Sunday, June 14, 2009
Matt and I have had a four year argument that I want to settle right now. Matt contends that a consumer is NOT constrained to the demand curve. My argument, which still might be ineffective, goes like this. Suppose that 10 billion shoe laces are sold at $1 in a perfectly competitive market. Now Matt goes to school in high-top basketball shoes and kids tease him. Matt desperately wants shoe strings so he goes to the Dollar Store and buys a pair of shoe strings for $50. Has Matt changed equilibrium? NO. Let's look at the margin.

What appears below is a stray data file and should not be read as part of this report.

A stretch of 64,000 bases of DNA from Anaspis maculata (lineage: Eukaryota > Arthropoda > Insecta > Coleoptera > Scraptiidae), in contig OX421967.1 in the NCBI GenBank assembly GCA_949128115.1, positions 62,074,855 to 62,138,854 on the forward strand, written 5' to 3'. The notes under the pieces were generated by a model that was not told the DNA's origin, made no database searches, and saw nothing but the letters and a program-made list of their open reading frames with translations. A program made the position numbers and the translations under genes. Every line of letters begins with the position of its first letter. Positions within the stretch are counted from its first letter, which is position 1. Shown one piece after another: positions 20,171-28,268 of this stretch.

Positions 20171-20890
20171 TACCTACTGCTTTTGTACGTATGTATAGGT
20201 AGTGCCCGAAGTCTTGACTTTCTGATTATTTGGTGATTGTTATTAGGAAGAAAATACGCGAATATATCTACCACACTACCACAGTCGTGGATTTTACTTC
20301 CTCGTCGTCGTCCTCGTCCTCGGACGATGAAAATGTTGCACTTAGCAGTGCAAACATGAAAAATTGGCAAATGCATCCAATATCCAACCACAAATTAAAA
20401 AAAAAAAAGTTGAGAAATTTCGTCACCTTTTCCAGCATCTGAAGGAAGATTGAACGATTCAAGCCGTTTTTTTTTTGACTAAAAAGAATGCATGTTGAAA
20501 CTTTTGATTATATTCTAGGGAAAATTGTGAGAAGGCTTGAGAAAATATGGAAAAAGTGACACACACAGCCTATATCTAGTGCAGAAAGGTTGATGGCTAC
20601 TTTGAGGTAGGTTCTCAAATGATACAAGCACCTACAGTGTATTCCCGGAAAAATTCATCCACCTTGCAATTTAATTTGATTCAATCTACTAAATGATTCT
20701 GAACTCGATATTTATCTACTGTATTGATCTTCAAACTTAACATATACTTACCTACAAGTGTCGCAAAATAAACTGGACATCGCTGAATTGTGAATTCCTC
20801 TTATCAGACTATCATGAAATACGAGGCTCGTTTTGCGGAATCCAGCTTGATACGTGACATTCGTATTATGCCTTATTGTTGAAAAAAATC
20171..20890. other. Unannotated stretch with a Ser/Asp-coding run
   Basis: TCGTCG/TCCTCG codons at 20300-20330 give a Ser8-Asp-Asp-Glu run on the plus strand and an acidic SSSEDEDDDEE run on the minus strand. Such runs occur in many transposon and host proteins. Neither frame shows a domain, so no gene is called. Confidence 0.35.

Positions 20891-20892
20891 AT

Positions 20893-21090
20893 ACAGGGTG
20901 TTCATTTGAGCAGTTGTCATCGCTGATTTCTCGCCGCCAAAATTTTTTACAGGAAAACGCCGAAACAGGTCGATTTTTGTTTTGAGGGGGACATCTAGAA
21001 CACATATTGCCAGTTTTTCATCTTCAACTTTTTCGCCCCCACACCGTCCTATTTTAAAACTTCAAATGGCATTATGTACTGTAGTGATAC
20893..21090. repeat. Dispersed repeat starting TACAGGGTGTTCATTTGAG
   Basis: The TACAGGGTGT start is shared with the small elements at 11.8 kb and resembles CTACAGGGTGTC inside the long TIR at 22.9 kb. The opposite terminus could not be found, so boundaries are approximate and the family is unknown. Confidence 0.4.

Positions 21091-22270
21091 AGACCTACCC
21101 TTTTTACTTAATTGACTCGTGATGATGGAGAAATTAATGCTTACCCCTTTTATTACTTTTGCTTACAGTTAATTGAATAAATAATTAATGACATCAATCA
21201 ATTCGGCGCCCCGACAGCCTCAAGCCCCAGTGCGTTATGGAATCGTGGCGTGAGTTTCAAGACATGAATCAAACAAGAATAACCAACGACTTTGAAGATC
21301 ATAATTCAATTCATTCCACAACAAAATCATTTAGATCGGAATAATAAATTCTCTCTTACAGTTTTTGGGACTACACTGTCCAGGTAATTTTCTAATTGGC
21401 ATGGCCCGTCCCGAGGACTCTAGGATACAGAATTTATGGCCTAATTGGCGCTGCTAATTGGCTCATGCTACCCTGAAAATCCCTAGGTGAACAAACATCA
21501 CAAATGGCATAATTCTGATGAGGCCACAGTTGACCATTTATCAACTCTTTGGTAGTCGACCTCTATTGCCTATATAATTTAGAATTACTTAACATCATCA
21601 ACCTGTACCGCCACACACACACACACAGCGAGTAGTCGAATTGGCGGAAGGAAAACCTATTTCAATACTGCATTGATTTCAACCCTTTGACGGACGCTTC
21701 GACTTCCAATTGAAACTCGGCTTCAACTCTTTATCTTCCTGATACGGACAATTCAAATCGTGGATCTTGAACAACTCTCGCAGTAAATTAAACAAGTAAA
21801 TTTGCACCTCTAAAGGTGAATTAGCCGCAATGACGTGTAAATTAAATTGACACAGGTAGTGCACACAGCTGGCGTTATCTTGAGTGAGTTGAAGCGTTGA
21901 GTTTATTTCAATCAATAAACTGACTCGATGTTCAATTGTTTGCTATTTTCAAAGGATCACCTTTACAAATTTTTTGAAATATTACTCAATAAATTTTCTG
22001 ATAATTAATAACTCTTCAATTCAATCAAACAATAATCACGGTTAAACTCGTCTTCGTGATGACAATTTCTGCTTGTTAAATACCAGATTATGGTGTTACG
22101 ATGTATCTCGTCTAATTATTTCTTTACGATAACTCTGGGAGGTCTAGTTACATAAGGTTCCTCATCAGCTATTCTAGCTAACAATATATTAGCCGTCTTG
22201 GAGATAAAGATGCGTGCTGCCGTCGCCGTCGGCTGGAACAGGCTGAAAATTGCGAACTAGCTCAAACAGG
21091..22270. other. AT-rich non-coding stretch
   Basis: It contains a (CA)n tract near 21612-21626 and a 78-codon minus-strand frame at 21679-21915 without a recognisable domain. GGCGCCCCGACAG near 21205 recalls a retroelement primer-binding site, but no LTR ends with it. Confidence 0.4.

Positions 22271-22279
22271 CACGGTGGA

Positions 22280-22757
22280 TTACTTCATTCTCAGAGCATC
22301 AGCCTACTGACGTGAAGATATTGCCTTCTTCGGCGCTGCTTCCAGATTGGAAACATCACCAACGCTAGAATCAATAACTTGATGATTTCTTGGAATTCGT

There are now 10,000,000,001 transactions for a total market value of $10,000,000,050. If I divide total market value by transactions, the average amount paid for shoe laces is $1.000000005. Matt's transaction has not changed equilibrium. I conclude that Matt indeed was not constrained by the demand curve, but is irrational behavior didn't materially effect the market. Matt will go back to school and still be the object of teasing.